Nikon D5100 Specifications and Key Features with Overview

A summary, as well as a brief explanation of the Nikon D5100 specifications and key features with details, are listed in this article. If you read this article till last, you’ll have a total overview of the Nikon D5100, despite not having the camera in your hands.

Key Features

  • Sensor: 16.2 MP DX-format CMOS
  • Continuous Shooting Speed: 4 FPS
  • Metering: 420-pixel RGB sensor
  • Pentamirror: Optical Viewfinder with approx. 95% frame coverage and approx. 0.78x magnification
  • Storage: Single SD Card Slot with SD, SDHC, and SDXC memory card compatibility
  • Flash: Built-in Speedlight flash with i-TTL support and up to 1/200 sync speed
  • Video: Full 1080p HD Movie capability and external stereo microphone jack (up to 20 minutes of recording time)
  • Native ISO: 100 to 6400 expandable to 25,600 (Hi2)
  • AF: 11-point AF System with one center cross-type sensor
  • LCD: 3″ 921,000-dot Super-Density articulated LCD Monitor with 170-degree viewing
  • Battery: EN-EL14 (660+ shots)
  • Built-in HDMI Connection: Yes
  • Active D-Lighting: Yes
  • Scene Modes: 16
  • Special Effects: Selective Color, Miniature Effect, Night Vision, and Silhouette
  • Shutter Speed: Up to 1/4000
  • Exposure Compensation: ±5 EV in increments of 1/3 or 1/2 EV
  • Exposure Bracketing: 3 frames ±2 EV in 1/3 or 1/2 steps
  • Weight: 560 grams (body only)

Advantages and Disadvantages

These are the advantages of disadvantages of the Nikon D5100. This can also be referred to as what reviewers, as well as users, like and dislike.


These are the pros of the Nikon D5100:

  • 3-inch vary-angle LCD (921K pixels)
  • External microphone port
  • Supports optional geotagging
  • User selectable focus points
  • Great color reproduction
  • Strong low light performance
  • Excellent low light/high ISO performance
  • Full-time AF in Live View and video
  • RAW image format support
  • Timelapse recording
  • Selfie and vlogger-friendly articulating LCD screen
  • 11 focus points
  • 560g lightweight body
  • Flash sync port
  • 1 cross-type focus point


These are the pros of the Nikon D5100:

  • No wireless connection
  • No touch screen
  • No AF micro adjustment
  • No live histogram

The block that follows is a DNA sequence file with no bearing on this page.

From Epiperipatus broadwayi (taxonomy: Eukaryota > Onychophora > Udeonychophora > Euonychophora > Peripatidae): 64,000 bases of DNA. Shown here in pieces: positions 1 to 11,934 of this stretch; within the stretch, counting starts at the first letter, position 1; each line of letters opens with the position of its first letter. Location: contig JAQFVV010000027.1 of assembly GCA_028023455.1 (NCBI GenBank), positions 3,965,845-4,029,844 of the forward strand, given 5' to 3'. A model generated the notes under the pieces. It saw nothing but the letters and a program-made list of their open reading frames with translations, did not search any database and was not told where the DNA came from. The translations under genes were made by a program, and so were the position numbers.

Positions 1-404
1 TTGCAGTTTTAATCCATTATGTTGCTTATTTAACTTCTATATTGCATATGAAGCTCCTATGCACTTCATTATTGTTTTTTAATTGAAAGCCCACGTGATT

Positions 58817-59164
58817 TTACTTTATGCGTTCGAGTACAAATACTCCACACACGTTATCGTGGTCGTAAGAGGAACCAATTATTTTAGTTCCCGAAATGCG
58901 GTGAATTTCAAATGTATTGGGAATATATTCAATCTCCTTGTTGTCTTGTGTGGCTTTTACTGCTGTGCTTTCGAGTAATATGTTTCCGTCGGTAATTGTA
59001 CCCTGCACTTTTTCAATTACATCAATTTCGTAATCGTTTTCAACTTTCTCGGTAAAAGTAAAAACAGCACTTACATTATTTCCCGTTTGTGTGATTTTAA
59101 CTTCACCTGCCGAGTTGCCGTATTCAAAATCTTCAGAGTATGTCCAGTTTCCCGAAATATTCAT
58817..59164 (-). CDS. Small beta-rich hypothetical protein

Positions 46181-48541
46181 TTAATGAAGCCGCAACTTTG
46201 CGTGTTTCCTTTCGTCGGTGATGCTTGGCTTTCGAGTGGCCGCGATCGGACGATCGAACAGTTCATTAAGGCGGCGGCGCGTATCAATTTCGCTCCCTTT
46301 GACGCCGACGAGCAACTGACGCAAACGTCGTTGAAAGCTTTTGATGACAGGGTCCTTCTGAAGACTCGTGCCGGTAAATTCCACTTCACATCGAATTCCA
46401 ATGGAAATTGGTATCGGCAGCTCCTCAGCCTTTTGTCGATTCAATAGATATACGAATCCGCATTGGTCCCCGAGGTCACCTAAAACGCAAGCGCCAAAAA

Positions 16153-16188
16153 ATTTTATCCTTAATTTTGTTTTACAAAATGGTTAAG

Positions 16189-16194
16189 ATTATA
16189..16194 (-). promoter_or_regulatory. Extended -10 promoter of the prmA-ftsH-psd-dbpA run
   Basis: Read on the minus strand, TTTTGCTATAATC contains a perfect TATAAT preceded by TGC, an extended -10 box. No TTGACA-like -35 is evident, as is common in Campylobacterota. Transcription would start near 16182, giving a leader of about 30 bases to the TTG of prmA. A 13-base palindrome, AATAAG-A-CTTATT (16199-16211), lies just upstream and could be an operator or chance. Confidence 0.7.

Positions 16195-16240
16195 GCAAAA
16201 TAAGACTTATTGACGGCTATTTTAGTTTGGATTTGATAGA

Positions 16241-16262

• No 720p60 video recording


TypeSingle-lens reflex digital camera
Release Date2011-04-26
Body TypeCompact DSLR
ProcessorExpeed 2

A 16.0 MP entry-level DSLR camera with a fully articulated screen, an APS-C (23.6 x 15.7 mm) sized CMOS sensor, and a Nikon F lens mount, the Nikon D5100 was introduced in April 2011. This model took the place of the earlier Nikon D5000, and the Nikon D5100 was eventually superseded by the Nikon D5200.

Dimensions and Weight

Dimensions(W x H x D)Approx. 128 x 97 x 79 mm/5.04 x 3.82 x 3.11 in.
WeightApprox. 560 g/1.23 lb / 19.75 oz. with battery and memory card but without body cap; Approx. 510 g/1.12 lb/ 17.98 oz. (camera body only)

The Nikon D5100 measures 128 x 97 x 79 mm (5.04 x 3.82 x 3.11′′) and weighs 560 g (1.23 lb / 19.75 oz) with a battery and memory card but without a cap. Only the camera body weighs Approx. 510 g/1.12 lb/ 17.98 oz,

 The Nikon D5100 is a relatively light camera for its class, especially when you consider that the average weight of DSLR-type cameras is 773g. It has an average thickness for its class, measuring 79mm.

Photography Features

Min Shutter Speed30s
Max Mechanical Shutter Speed1/4000s
Continuous Shooting4.0 fps
Shutter PriorityYES
Aperture PriorityYES
Manual Exposure ModeYES
Exposure CompensationYES
Custom White BalanceYES
Image StabilizationNO
Built-in FlashYES
Flash Range12.00 m (at ISO 100)
Max Flash Sync1/200s
Flash ModesAuto, On, Off, Red-eye, Slow sync, Rear-curtain
External FlashYES
AE BracketingYES
WB BracketingYES

Video Features

Video Resolutions1920 x 1080 (30, 25, 24 fps),
1280 x 720 (30, 25, 24 fps),
640 x 424 (30, 25 fps)
Max Video Resolution1920 x 1080
Video FormatsMPEG-4
Microphone PortYES
Headphone PortNO

Image Sensor

Sensor TypeCMOS
Sensor SizeAPS-C
Sensor Dimension23.6 x 15.7 mm
Sensor Area370.52 mm2
Sensor Resolution16MP
Total Pixels16.9 Million
Effective Pixels16.2 Million
Dust reduction systemImage sensor cleaning, Airflow Control System, Image Dust Off reference data (optional Capture NX 2 software required)
Maximum Native ISO6400
Maximum Boosted ISO25,600
Minimum Native ISO100
RAW SupportYES

A 16.0MP APS-C (23.6 x 15.7 mm) CMOS sensor and features are available in the Nikon D5100. Use two processors. You can capture images with an aspect ratio of and a maximum resolution of 4928 x 3264 pixels. The D5100 can save files in RAW format, which provides you more capacity for post-processing, and it has a native ISO range of 100 – 6400 that can be increased to 25600.